Once a sound reinforcement system has to project to audiences located more than a 100 to 150 feet or so from the stage, a bank (or banks) of loudspeakers, time-delayed relative to the main loudspeakers, becomes an important tool. (They’re typically called “delay loudspeakers,” “delay towers,” “delay stacks,” and even just “delays” in the pro audio vernacular.)
These loudspeakers, often arrays/clusters, are usually flown via crank towers (or sometimes placed on scaffolding), and are positioned beyond front of house. There can be a single array/cluster flown centrally behind front of house, or if the audience area needing the extra reinforcement is very wide, there can be two (or more) arrays/clusters separated by several dozen feet.
Delay loudspeakers are typically deployed for several reasons:
• Sound pressure levels (SPL) directly in front of the stage generated by the main loudspeakers can be kept at a more reasonable volume rather than “blasting” those located toward the front while delivering additional needed volume to those located toward the rear.
• High frequencies are attenuated by the distance of air, so that at 100-plus feet from the mains, there can be a noticeable loss of brightness.
• There may be obstacles between the mains and the audience, putting some of the listeners in an acoustic shadow.
So, it’s just as easy as sticking some loudspeakers halfway back into the coverage and linking to the left-right outputs of the console, right? Afraid not. While that might work mechanically, it won’t provide the necessary intelligibility without the proper application of time delay processing.
Let’s explore why.
Figure 1 shows two loudspeakers that the audience in the back of the coverage area can hear. For purposes of this demonstration, we’ll place the main loudspeakers near the stage about 150 feet away from our further listeners, while the loudspeakers in the delay bank will be only be 50 feet away.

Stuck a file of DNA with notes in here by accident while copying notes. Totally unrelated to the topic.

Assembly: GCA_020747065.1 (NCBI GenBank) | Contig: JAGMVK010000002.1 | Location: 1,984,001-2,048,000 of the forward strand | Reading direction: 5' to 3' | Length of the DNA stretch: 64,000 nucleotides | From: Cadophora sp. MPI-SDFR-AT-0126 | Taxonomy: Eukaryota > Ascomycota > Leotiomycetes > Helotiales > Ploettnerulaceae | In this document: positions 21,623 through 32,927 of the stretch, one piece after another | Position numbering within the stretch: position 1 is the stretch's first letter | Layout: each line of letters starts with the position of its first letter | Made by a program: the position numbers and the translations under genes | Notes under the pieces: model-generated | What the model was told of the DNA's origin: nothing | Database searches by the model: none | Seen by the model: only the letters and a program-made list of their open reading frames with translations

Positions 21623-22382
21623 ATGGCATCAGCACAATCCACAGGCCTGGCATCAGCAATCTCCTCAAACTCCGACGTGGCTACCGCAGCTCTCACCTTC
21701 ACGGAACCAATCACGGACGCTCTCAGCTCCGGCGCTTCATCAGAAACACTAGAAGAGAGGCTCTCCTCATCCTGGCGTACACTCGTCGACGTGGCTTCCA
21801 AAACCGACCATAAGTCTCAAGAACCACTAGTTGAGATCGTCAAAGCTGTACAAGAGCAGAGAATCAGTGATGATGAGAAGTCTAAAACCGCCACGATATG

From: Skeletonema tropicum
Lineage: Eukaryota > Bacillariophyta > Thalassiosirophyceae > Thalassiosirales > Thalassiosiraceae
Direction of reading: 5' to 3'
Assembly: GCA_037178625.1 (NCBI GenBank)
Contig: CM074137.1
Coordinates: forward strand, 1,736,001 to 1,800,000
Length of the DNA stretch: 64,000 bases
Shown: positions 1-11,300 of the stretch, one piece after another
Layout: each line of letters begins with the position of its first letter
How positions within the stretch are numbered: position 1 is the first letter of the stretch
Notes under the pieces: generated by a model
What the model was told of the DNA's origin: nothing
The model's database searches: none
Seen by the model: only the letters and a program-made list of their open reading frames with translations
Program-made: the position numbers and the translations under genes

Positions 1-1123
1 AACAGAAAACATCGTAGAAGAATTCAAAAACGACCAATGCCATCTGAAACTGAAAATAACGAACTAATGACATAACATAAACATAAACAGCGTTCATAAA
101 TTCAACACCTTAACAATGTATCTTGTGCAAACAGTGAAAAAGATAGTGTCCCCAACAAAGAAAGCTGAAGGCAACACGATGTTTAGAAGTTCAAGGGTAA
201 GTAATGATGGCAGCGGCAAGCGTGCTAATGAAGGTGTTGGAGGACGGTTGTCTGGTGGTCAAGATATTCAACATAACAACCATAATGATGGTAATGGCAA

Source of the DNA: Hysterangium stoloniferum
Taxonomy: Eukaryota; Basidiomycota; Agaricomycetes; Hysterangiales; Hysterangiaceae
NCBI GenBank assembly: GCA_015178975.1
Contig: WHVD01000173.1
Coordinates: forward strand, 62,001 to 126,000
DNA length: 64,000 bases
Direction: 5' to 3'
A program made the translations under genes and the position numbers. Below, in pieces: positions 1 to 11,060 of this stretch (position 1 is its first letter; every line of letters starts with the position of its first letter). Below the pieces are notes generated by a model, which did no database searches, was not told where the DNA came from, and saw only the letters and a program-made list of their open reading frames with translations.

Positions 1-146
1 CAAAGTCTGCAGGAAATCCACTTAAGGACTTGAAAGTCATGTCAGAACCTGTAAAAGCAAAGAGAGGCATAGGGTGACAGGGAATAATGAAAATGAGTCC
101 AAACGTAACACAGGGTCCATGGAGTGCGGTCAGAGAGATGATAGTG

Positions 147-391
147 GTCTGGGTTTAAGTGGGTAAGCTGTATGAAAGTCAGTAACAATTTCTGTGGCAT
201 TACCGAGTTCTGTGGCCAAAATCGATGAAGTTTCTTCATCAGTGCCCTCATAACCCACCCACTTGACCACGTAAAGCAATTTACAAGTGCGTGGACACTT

As a result, sound emanating from the mains needs to travel 150 feet to reach the ears of those further listeners, while the sound emanating from the delays only has to travel 50 feet to arrive at the same place. A little subtraction shows that there’s a difference of 100 feet between the sound paths of the two loudspeaker banks.
Because sound travels at a rate of about 1,132 feet per second while electrical signal travels at something like 1 billion feet per second, there will be close to a 90 millisecond (ms) delay between the two banks — the output from the mains will arrive 90 ms later than the output from the delays.
If no delay processing is utilized, this 90 ms difference will sound like a very distinct echo, with the output of the closer loudspeakers arriving first followed by the output of the mains. This is distracting at best, and at worst, can seriously compromise intelligibility, particularly with spoken or sung vocals.
What’s A Signal To Do?
In order to get the sound from both loudspeakers to arrive at the same time to the intended listeners, we need to add enough delay to the remote loudspeaker so that it “waits” for the sound from the main loudspeaker to catch up. Back in the prehistoric days of audio (before digital processing), various devices such as tape-delay loops and long lengths of coiled plastic hose fitted with horn drivers and microphones were used. These devices were hard to adjust, required maintenance, and/or just plain sounded bad.
With the proliferation of ample DSP in just about every digital mixer, crossover, and even amplifier, keeping a few hundred milliseconds worth of sound in storage is easy. The analog signal is digitized and then sent into storage for a few hundred milliseconds, where it’s then reconstructed into the original analog signal format. This is enough time for the sound in the air to “catch up” with it, and the echo is eliminated.
There are a few consideration when selecting and adjusting delay stacks. First, most quality digital mixers/consoles already have output delays built in, as do many intelligent amplifiers equipped with built-in DSP for crossovers and equalization.
Much of this DSP processing provides down to single millisecond control, and while this may seem crazy at first, I find that even 10 milliseconds of delay is quite noticeable to many listeners. In fact many of my engineering buddies and I regularly tweak loudspeaker crossovers down to the 1 ms level (and sometimes argue over fractions of a millisecond if in the mood).
For fun, we’ve uploaded an audio file on ProSoundWeb, and I encourage you to put on a set of headphones or sit between a pair of stereo loudspeakers and listen to me talking with various delays between the left and right channels. At low amounts of delay (around 10 to 30 ms) it’s merely distracting, but once you get into the 100-plus ms range, you’ll find that the intelligibility goes away fast.
Imagine listening to an entire show or worship service with all of that echo going on and you realize just how important it is to get the delay between loudspeakers set correctly.